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This series of essays on racial unity focuses on a facet of our national and global life that poses a grave threat to our social cohesion—and our future.
Only we, as individuals and members of intersecting groups within our society, can arrest and reverse that dire threat. But how can that happen?
We’ll start by considering the introductory paragraphs of a remarkable document published in 1991 by the National Spiritual Assembly of the Baha’is of the United States, entitled The Vision of Race Unity: America’s Most Challenging Issue:
Racism is the most challenging issue confronting America. A nation whose ancestry includes every people on earth, whose motto is E pluribus unum, whose ideals of freedom under law have inspired millions throughout the world, cannot continue to harbor prejudice against any racial or ethnic group without betraying itself. Racism is an affront to human dignity, a cause of hatred and division, a disease that devastates society.
Notwithstanding the efforts already expended for its elimination, racism continues to work its evil upon this nation. Progress toward tolerance, mutual respect, and unity has been painfully slow and marked with repeated setbacks. The recent resurgence of divisive racial attitudes, the increased number of racial incidents, and the deepening despair of minorities and the poor make the need for solutions ever more pressing and urgent. To ignore the problem is to expose the country to physical, moral and spiritual danger.
Aware of the magnitude and the urgency of the issue, we, the National Spiritual Assembly of the Baha’is of the United States, speaking for the entire U.S. Baha’i community, appeal to all people of goodwill to arise without further delay to resolve the fundamental social problem of this country. We do so because of our feeling of shared responsibility, because of the global experience of the Baha’i community in effecting racial harmony within itself, and because of the vision that the sacred scriptures of our Faith convey of the destiny of America.
This passage will give you an idea of what Baha’i teachings say about this fundamental social problem:
Among men exists the diversity of animosity, and it is this that causes war and hatred among the different nations of the world. Differences which are only those of blood also cause them to destroy and kill one another. Alas! that this should still be so. Let us look rather at the beauty in diversity, the beauty of harmony, and learn a lesson from the vegetable creation. … Thus should it be among the children of men! The diversity in the human family should be the cause of love and harmony, as it is in music where many different notes blend together in the making of a perfect chord. If you meet those of different race and colour from yourself, do not mistrust them and withdraw yourself into your shell of conventionality, but rather be glad and show them kindness. Think of them as different coloured roses growing in the beautiful garden of humanity, and rejoice to be among them.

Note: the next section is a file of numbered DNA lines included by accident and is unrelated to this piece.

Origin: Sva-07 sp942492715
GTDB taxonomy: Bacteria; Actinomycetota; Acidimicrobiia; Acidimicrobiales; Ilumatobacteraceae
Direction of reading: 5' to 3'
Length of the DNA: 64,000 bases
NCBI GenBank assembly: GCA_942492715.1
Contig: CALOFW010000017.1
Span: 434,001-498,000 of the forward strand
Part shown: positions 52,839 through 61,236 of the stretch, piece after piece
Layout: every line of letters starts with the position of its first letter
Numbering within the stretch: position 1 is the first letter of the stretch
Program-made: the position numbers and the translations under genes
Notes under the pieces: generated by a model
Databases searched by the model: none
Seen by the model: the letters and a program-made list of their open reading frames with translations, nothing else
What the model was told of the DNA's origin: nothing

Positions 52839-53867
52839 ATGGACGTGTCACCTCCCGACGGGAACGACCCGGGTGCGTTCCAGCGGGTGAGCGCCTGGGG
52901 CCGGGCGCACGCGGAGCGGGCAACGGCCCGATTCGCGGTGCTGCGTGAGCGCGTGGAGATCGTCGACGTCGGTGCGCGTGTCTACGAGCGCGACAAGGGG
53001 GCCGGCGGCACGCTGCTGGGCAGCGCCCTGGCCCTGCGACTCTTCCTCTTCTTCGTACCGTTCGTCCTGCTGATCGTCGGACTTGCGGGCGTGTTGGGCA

Likewise, when you meet those whose opinions differ from your own, do not turn away your face from them. All are seeking truth, and there are many roads leading thereto. Truth has many aspects, but it remains always and forever one. Do not allow difference of opinion, or diversity of thought to separate you from your fellow-men, or to be the cause of dispute, hatred and strife in your hearts. Rather, search diligently for the truth and make all men your friends. – Abdu’l-Baha, Paris Talks, p. 53.
In the last several months I have watched or read interviews with a number of Americans who do not believe that race was an issue in the United States until we elected a bi-racial president. While it is tempting to chalk this up to a difference of opinion, there is another force at work here: the force of ignorance that George Santayana described in this way: “Those who cannot remember the past are condemned to repeat it.” – The Life of Reason, 1905.
This repetition of history by people who have forgotten that institutionalized racism ever existed is neither innocent nor without effect. There are those among us who cannot help but remember the injustice and pain of historical racism, because they feel its effects daily in multiple facets of their lives, from how they interact with their colleagues to how they are treated by law enforcement agencies to how they are watched when they are doing things most of us take for granted, such as shopping, driving, or walking down the street.
In an age when information is literally at our fingertips, have we any excuse for not remembering that this ”most challenging issue” has been with us for a very long time? Remember, the statement on race unity I quoted above was published in 1991 and the Baha’i principles it draws from were first proclaimed in the mid-nineteenth century—when, in the United States, our president, Abraham Lincoln, had just signed the emancipation of Black slaves into law.
Over a century has passed and the issues of racial inequality and disunity are still hampering our progress as individuals and as a nation. That’s the bad news. The good news is, the solution is still within our grasp if we are only willing to apply it.